Firms shun ICO's free data-protection health check

Firms shun ICO's free data-protection health check

Summary: Even though businesses are the source of one-third of data breach incidents, companies have proved unwilling to undergo free data protection audits offered by the UK's privacy watchdog

TOPICS: Security

British businesses are refusing an offer to have their data-protection measures checked, even after arousing the interest of the Information Commissioner's Office.

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Only 19 percent of companies contacted by the UK's privacy watchdog accepted the offer of a free data-protection audit, information commissioner Christopher Graham said on Wednesday. By comparison, 71 percent of public-sector organisations, which must report breaches by law, agreed to the inspection.

"I don't know what it is that's so scary about the information commissioner," Graham told ZDNet UK. "I've got some quite scary powers, but if I'm invited to an audit and find something very wrong, it's added to a list for the data controller to address. If you invite us in, we don't turn around and say, 'We've found this, here's a civil monetary penalty'."

The ICO offers the audit if it receives complaints about an organisation, or if the company reports a data breach. Once the assessment has been carried out, the ICO gives the business advice on how it can improve data security, and performs another audit a year later. If the business has taken no action after a year, it may open itself up to a fine of up to £500,000.

"Lenders, general businesses and direct-marketing companies account for almost a third of total complaints to the ICO, and businesses were the top sector for reporting data security breaches to us last year," Graham said in a webcast earlier on Wednesday. "Businesses need to show more willingness to undergo data-protection audits."

Over the past year, companies have voluntarily reported 186 data leaks to the ICO, compared with an overall total of 603 incidents reported. This figure includes both the private and public sectors, and covers data breaches that were reported either voluntarily by organisations or by others.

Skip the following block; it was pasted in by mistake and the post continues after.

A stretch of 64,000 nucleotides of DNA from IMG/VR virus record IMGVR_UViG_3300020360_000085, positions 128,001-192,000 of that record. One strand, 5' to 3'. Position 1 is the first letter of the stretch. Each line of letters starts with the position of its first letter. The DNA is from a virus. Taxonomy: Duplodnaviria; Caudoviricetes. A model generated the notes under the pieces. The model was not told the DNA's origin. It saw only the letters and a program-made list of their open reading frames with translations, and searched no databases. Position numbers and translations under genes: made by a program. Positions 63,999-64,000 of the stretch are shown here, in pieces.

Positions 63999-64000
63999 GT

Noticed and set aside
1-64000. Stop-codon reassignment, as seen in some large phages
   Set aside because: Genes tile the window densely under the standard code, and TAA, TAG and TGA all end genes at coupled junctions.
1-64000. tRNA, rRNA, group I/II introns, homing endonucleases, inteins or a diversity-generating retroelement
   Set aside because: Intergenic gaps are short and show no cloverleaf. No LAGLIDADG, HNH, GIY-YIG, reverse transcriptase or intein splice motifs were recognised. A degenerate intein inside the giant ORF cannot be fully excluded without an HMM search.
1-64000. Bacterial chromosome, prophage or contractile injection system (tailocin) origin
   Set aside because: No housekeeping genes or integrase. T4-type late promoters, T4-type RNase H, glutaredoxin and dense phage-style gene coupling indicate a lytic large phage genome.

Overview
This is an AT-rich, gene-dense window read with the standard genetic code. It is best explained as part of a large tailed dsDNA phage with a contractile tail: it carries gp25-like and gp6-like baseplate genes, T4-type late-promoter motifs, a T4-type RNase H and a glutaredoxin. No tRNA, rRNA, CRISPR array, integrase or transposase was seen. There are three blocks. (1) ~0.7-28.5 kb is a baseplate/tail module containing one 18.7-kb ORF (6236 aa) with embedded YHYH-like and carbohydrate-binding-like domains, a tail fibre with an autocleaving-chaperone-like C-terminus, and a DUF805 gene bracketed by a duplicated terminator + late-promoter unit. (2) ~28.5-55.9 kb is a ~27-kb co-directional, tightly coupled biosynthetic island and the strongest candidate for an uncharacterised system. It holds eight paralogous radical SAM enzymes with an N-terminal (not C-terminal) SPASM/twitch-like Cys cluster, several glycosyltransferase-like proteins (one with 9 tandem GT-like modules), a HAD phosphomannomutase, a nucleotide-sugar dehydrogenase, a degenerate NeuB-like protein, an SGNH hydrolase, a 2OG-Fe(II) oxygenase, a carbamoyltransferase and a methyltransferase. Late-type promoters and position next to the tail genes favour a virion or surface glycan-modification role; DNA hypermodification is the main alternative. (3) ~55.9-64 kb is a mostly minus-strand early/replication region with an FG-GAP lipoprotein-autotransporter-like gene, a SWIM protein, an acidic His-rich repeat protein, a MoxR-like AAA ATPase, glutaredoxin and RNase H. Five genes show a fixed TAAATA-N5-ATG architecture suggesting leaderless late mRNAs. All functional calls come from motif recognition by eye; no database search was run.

Businesses need to show more willingness to undergo data-protection audits.

– Christopher Graham, ICO

Businesses are currently under no obligation to tell the authority if they have suffered a data breach, though the European Commission is looking to introduce a law compelling firms to tell customers if their data is exposed.

"It would... create a stronger incentive for business to conduct serious risk assessments to protect personal data and to implement the appropriate security measures," EU justice and rights commissioner Viviane Reding said in June.

The information commissioner has direct input into the overhaul of European data protection law through the Article 29 Working Party. Graham told ZDNet UK that the ICO has argued that data breach notification could result in a large number of reports of minor incidents.

"We don't relish the idea of the ICO being overcome by an avalanche of data breach reports, and processing minor data breaches, just because a directive said that will happen," said Graham.

The ICO brought out its annual report on Wednesday. The report showed that lenders topped the number of data-protection complaints over the period, followed by general business and direct marketing.

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Topic: Security

Tom Espiner

About Tom Espiner

Tom is a technology reporter for He covers the security beat, writing about everything from hacking and cybercrime to threats and mitigation. He also focuses on open source and emerging technologies, all the while trying to cut through greenwash.

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  • If the recent round hacking is anything to go by, the reason why they will not let you in is because many of them know there security precautions are crap and they have not intention of spending money on improving it until they have to. ICO should be made mandatory. An recording data breaches should also be made mandatory.